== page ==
Make A Horse Move Forward

Horse Training, Horse Care, and Riding Books and Videos from Cherry Hill at www.horsekeeping.com
from Cherry Hill
 

Making, Not Breaking
Becoming An Effective Rider
101 Arena Exercises
How To Think Like A Horse
Making Not Breaking by Cherry Hill
Your Horse Barn DVD
101 Longeing and Long Lining Exeercises
How to Think Like A Horse by Cherry Hill

Home | BooksArticles | Shopping | View Cart | Contact | Site Map | Search

Horse Won't Move Forward

    2006 Cherry Hill      www.horsekeeping.com

Dear Cherry:  
     My stallion refuses to move when I am on top of him and only asking him for a slow walk or even a running walk.  I then get down and lunge him in a canter for 5 to 10 mins and then get back up and he will then go for me for a few mins and then refuses after that.  What can I do to stop this from happening can you help me with this.  I work him in a confined small area until I can get him to do what I want and not what he wants.  I don't use spurs. I use a whip to encourage him at times.   D


Dear D:

     As far as your problem, before I can offer you an answer, here are my initial reactions to your e mail and some questions.

     First, I assume that all people who are working with a stallion are very experienced in training and handling horses of all ages and sexes. I know that is not true, but it should be.  If you are not experienced as I have defined, you should not be training a stallion.  I don't even think it is wise for an inexperienced person to even ride a trained stallion.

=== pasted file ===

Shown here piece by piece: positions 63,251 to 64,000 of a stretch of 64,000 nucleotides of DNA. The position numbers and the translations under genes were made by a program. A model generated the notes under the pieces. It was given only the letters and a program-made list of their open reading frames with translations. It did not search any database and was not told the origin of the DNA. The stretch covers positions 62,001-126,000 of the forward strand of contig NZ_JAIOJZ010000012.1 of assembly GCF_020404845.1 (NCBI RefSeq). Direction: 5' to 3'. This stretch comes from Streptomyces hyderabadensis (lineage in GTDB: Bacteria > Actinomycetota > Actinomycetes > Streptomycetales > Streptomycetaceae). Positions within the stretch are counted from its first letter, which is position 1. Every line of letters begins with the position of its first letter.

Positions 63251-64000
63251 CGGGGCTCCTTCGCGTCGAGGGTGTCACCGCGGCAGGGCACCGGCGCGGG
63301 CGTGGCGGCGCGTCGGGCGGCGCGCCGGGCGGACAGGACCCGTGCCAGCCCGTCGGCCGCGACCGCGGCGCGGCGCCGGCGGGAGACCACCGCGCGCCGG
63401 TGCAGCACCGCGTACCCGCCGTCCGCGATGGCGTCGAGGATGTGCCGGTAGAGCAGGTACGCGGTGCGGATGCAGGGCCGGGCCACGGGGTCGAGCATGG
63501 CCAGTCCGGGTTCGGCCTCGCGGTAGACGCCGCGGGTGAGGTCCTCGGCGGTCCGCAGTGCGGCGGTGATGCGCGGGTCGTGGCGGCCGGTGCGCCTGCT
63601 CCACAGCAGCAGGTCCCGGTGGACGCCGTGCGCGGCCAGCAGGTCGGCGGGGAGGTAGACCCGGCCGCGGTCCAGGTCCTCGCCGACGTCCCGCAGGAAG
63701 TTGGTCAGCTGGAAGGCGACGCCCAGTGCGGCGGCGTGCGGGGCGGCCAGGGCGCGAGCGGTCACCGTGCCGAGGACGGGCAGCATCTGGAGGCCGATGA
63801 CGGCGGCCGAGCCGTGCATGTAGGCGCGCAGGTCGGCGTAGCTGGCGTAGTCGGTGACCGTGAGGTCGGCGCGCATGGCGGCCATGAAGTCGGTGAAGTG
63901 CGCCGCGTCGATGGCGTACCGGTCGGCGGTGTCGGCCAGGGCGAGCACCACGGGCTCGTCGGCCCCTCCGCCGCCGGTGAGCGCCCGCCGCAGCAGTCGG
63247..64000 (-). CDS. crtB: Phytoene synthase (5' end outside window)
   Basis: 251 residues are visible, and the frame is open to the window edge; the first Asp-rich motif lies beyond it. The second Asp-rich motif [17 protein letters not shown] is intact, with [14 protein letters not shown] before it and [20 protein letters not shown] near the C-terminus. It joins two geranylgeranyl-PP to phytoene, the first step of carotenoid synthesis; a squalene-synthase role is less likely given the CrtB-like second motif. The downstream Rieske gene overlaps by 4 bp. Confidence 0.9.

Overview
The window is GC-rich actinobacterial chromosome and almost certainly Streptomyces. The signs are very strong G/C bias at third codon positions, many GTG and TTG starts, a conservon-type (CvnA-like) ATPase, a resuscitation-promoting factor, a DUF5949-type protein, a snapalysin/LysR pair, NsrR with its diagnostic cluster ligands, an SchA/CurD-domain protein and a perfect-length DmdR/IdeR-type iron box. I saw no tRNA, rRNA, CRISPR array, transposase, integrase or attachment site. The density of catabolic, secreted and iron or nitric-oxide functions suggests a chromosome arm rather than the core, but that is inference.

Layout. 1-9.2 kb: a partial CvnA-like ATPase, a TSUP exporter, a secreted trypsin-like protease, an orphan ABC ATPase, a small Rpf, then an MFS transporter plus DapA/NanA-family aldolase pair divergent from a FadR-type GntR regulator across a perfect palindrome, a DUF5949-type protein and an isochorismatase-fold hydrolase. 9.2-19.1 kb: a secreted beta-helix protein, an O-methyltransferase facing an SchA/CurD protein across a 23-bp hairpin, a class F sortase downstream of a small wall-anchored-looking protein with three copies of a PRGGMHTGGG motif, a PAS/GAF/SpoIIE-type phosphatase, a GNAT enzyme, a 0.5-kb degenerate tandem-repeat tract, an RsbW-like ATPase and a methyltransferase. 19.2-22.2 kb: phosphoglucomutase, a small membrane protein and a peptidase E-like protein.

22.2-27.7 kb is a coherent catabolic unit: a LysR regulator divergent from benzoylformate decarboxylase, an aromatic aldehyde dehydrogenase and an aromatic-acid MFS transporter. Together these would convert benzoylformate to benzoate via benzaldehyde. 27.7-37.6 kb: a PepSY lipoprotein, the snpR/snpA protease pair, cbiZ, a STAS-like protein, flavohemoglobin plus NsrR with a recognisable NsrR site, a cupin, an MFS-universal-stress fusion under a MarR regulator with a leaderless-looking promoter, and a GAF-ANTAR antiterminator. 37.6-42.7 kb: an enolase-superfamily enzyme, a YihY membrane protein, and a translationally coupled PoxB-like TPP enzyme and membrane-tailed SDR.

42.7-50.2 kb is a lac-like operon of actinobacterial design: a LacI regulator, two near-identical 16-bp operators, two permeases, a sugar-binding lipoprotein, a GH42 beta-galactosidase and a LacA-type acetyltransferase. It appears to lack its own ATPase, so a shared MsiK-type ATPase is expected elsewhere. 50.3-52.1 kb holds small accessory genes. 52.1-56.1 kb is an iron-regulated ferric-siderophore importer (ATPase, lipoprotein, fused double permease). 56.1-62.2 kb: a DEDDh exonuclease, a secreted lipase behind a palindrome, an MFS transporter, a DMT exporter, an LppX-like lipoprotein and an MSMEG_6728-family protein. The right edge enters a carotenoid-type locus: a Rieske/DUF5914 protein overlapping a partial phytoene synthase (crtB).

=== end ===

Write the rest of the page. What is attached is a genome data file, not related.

Second, to me, it sounds like you are training this horse rather than riding a trained horse.  Going forward from the leg is a very basic lesson of mounted training - in fact, its really the first lesson during the first few rides and it is emphasized throughout the horse's training.  (See my book, Making Not Breaking, where training for forward movement is described in detail.

     So, I wonder, is this one of the first rides for this horse?  Or is this a problem that cropped up - he used to be OK and now he is hesitant to move forward? 

     Do you have a trainer that you work with regularly?

     When the horse "refuses to move", just exactly what does he do? Does he just plant his feet, throw his head, buck kick, what?

     What does he do when you apply the whip?  Where do you apply it?

     What type of bridle and bit do you use and what type of contact do you have?

     Could there be a problem with a poor fitting saddle that  makes it painful for him to move with the weight of a rider on board?  You say he is willing to move forward on the longe without a rider on top.

     Does he urinate when you are mounted?

     Can you longe him at a walk?

     Give me some more information and I'll try to head you in the right direction.  Ultimately, with such a problem, either the rider, the horse or both would benefit from some lessons.

Take care.         


Dear Cherry,

Thanks for responding to my email.  I am experienced horsewoman. The stallion I am having problems  has been trained and is very gentle in all mannerism except to ride.  He was broke to ride by a professional trainer and I have let him just be standing for a number of years due to family and school.

Now I want to get him started again, and am having trouble getting him to go while I am on his back.  I think he has a mind set and wants to remain his own person you know what I mean.